Giordani is working to implement a cycle system for grants to avoid limits from the apps used to distribute money. There will be a bi-weekly process where applications will be open for a week. The following week will be used to process the applications and distribute the money. 

I’m totally overwhelmed by it all in the best way.”

— Tania Maree Giordani

Giordani’s Instagram gained over 6000 followers in the weeks following the start of NourishNYC. “I’m totally overwhelmed by it all in the best way,” Giordani said. “Nourish has been shared to the point that it’s probably been at least a month since I’ve gone to a demonstration without somebody that I didn’t know coming up to say hello because they recognize me.”

NourishNYC now packages supply kits in their depot. The depot is located in Greenwich Village in Lower Manhattan. The space was donated by Babycastles, a collective which amplifies diverse voices through videogame, art, and media exhibits. The depot opened on June 5 and accepts drop offs and pick ups of supplies. NourishNYC has received donations from companies such as Goop and Dr. Bronner’s.

“A day at our depot typically looks like us coming in at 12 and checking the calendar as soon as we walk in to see what events or protest we need to make drop offs to, if any,” Sanaa said. Volunteers are organized in advance to drop off supply kits, and Sanaa will drop off any that still need to be dropped off. The team works on organizing donations and making supply kits and spends five to six hours a day from Sunday to Wednesday. 

Omari Wyands, the depot manager, began working with NourishNYC in early June. Giordani had reached out to him after he organized a protest. “She’s a great boss who cares about her team,” Wyands said. “She makes sure we eat and get home safe and are in the right state of mind. She’s honestly more of a team member than a boss to be real.” 

Giordani doesn’t follow a strict schedule for her work with NourishNYC, The Supper Collective NYC, another organization she directs, and Mil Mundos Books, a bookstore she helps run. Though usually she “goes with the flow,” Giordani has admin and ground days for NourishNYC and The Supper Collective NYC. On an admin day, she takes calls, emails, and organizes the NourishNYC and The Supper Collective NYC teams. Giordani also works on strategizing volunteers, evaluating finances, and asking for support. On ground days, she schedules volunteers and drop offs. “I’m getting to live my dream at 22, and I haven’t even graduated college,” Giordani said. “I didn’t think that I would get to do what I’m doing for my community for another 10 years, so I think that gets me going.”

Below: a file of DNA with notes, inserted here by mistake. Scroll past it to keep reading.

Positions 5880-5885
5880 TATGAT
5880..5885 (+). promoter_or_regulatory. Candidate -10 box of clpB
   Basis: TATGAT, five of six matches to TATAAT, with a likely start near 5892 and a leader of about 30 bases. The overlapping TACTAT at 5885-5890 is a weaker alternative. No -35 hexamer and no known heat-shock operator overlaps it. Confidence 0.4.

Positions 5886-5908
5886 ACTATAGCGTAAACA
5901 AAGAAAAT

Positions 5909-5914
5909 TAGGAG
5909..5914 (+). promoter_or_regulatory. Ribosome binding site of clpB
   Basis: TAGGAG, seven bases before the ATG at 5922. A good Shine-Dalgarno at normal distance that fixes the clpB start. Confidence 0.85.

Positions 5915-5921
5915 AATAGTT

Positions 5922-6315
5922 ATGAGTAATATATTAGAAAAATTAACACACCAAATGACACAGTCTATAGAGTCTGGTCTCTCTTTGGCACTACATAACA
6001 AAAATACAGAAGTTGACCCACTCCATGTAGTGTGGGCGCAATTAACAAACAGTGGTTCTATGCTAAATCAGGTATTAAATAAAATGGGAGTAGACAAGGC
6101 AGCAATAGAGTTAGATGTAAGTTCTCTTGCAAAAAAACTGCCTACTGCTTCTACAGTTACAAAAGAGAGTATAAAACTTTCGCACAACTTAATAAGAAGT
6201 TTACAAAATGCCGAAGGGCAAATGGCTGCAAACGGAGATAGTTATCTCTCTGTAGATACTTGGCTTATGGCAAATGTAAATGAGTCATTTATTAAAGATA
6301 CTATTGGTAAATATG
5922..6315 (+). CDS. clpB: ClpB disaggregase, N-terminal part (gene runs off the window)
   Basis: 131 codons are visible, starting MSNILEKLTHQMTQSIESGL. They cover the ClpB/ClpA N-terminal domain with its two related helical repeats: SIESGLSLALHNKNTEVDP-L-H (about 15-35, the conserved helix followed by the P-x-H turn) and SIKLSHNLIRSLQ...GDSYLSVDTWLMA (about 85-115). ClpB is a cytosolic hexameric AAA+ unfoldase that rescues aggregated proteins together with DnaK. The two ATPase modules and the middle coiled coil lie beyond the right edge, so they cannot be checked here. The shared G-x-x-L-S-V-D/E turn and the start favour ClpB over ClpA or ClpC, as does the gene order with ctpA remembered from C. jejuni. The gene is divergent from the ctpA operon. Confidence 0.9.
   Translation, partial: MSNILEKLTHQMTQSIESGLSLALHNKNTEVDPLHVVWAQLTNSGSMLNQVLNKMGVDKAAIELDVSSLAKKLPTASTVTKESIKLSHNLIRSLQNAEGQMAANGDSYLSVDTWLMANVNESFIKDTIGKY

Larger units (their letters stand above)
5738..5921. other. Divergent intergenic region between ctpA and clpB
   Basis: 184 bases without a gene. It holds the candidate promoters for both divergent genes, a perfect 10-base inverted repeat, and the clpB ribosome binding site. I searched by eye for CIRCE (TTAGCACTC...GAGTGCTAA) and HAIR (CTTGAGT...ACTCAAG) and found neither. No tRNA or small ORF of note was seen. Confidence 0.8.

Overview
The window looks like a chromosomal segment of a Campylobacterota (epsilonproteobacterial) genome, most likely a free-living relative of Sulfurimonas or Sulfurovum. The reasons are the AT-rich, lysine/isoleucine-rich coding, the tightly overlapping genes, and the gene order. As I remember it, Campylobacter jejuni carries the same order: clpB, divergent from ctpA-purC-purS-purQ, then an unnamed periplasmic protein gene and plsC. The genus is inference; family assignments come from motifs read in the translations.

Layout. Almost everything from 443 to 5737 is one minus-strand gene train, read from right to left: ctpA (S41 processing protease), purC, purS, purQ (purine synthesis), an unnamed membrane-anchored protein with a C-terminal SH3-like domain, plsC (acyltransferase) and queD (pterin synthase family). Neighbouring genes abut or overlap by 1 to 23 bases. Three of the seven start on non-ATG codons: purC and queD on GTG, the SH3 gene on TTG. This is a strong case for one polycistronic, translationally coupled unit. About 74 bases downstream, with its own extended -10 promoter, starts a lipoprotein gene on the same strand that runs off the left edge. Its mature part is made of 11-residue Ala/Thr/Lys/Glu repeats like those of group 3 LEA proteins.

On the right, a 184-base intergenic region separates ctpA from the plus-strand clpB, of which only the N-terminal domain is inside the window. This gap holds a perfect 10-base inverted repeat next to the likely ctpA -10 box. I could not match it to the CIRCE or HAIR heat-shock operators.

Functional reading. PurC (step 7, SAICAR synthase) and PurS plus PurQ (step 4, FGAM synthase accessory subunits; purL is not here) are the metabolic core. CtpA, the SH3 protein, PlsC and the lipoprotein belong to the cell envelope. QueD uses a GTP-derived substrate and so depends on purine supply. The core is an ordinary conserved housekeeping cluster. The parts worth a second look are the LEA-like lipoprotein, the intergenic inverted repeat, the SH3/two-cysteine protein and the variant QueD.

“NourishNYC is important to me not only because we provide support to protestors but we also provide food to the homeless in the neighborhood which we call Homie Packs,” Wyands said. 

Growing up, Giordani’s mom worked in advocacy for equity and public education and Giordani and her sister would go to work with her mom.  “This is the work I’ve wanted to do my entire life, the work I’ve done my entire life,” Giordani said. “I think just getting to see the way that my mom gives to people and has always given to our community has really instilled that in me. I’m so blessed to be able to pour into people the way that I’ve been poured into.”

Giordani and her team are not planning on stopping NourishNYC’s work. “My real dream is for NourishNYC to become obsolete, but that’s probably not gonna happen anytime soon,” Giordani said. “I just hope that we can become a mainstay in the community. And I hope that we can continue to provide people and also Supper Collective NYC. I hope that with both organizations we can continue to just meet the community’s needs and be flexible to change what we do in order to meet those ever changing needs.”